--- In qalam@yahoogroups.com, "Peter T. Daniels" <grammatim@...> wrote:
> Ok, you're going completely beyond the bounds of what you had
claimed to be talking about. First of all, there was a major script
reform for Thai in (IIRC) 1253 CE, which effectively decoupled it from
its Indic forebears.

> Next, Lanna and Lao are offshoots of this, not direct descendants of
Brahmi, so there's even less reason to suppose they should resemble

I don't think the Lanna script is an offshoot of this, though there's
been a lot of mutual influences between scripts. For example, Lanna
has all the extra consonants and vowels that Thai has. I'll accept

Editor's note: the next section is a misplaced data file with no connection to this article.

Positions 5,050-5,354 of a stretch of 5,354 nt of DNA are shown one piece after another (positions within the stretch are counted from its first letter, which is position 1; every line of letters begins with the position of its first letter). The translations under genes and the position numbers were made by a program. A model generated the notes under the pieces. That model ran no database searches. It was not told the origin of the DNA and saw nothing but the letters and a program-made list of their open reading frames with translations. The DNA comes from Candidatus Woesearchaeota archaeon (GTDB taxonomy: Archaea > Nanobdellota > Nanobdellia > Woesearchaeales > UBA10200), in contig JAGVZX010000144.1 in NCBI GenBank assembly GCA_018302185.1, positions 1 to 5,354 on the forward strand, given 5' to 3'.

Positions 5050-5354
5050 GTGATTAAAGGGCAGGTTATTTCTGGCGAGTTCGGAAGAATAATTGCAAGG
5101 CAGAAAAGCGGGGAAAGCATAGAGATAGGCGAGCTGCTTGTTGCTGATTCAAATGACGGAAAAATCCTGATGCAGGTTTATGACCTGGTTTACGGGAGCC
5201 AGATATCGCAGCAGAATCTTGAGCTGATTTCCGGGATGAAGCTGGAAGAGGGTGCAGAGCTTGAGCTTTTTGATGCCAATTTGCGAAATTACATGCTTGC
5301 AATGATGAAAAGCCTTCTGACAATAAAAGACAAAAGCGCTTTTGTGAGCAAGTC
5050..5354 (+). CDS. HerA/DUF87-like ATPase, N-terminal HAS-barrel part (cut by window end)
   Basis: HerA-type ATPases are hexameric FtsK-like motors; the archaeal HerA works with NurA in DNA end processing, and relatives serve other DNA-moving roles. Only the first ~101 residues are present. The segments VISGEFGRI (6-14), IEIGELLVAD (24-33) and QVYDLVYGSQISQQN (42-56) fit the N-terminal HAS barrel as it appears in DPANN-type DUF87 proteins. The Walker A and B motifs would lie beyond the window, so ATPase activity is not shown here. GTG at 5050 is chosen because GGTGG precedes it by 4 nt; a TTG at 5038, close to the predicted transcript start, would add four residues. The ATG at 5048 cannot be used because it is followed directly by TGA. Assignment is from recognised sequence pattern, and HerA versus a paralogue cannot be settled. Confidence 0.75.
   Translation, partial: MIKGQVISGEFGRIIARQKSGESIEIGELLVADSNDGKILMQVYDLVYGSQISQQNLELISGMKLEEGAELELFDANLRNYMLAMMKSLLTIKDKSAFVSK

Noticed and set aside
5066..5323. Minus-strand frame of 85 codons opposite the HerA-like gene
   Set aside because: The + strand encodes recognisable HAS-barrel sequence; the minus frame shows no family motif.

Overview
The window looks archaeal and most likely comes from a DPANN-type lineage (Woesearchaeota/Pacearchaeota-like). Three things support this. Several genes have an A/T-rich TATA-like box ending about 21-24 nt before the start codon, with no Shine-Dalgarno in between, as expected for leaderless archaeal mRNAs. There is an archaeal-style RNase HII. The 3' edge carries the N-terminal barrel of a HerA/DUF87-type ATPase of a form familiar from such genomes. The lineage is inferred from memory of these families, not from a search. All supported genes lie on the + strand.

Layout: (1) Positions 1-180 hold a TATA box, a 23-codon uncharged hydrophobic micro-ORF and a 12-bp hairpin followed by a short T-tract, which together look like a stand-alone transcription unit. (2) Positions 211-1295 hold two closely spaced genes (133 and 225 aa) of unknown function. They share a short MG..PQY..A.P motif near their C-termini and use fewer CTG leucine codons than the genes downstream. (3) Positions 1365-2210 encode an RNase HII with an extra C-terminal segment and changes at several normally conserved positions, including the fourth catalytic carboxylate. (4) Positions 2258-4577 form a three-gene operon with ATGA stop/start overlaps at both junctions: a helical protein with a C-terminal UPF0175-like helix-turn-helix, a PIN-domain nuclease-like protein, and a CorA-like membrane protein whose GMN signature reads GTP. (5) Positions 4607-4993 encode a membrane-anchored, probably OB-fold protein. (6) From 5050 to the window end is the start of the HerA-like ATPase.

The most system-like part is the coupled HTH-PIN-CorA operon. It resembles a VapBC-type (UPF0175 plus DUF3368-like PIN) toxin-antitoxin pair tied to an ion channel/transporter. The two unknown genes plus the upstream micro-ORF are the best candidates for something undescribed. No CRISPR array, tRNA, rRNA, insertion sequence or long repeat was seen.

Lao as an offshoot, but note that Lao as encoded in Unicode still has
two subscript consonants. Note that the Northern Thai writing system
using the Lanna script does form aksharas that conflict with syllble
boundaries, though they are primarily (solely?) used for words of
Indic origin.

> As for Khmer, even less is available to know, but I haven't seen
anything suggesting the existence of a "CVC" akshara.

Look at some of the compound vowels if you refuse to look at the
Unicode standard.

> If Lanna has a syllable-boundary-marker, it doesn't have Indic-style
aksharas at all!

It doesn't have syllable-boundary markers, at least in normal styles,
unless you reckon that Devanagari also has them.

> Just as Tibetan has syllable-markers and doesn't form the same sort
of akshara. Ditto for Tamil, which marks not syllables but vowelless
consonants individually.

You're coming close to denying that Burmese has Indic-style askharas!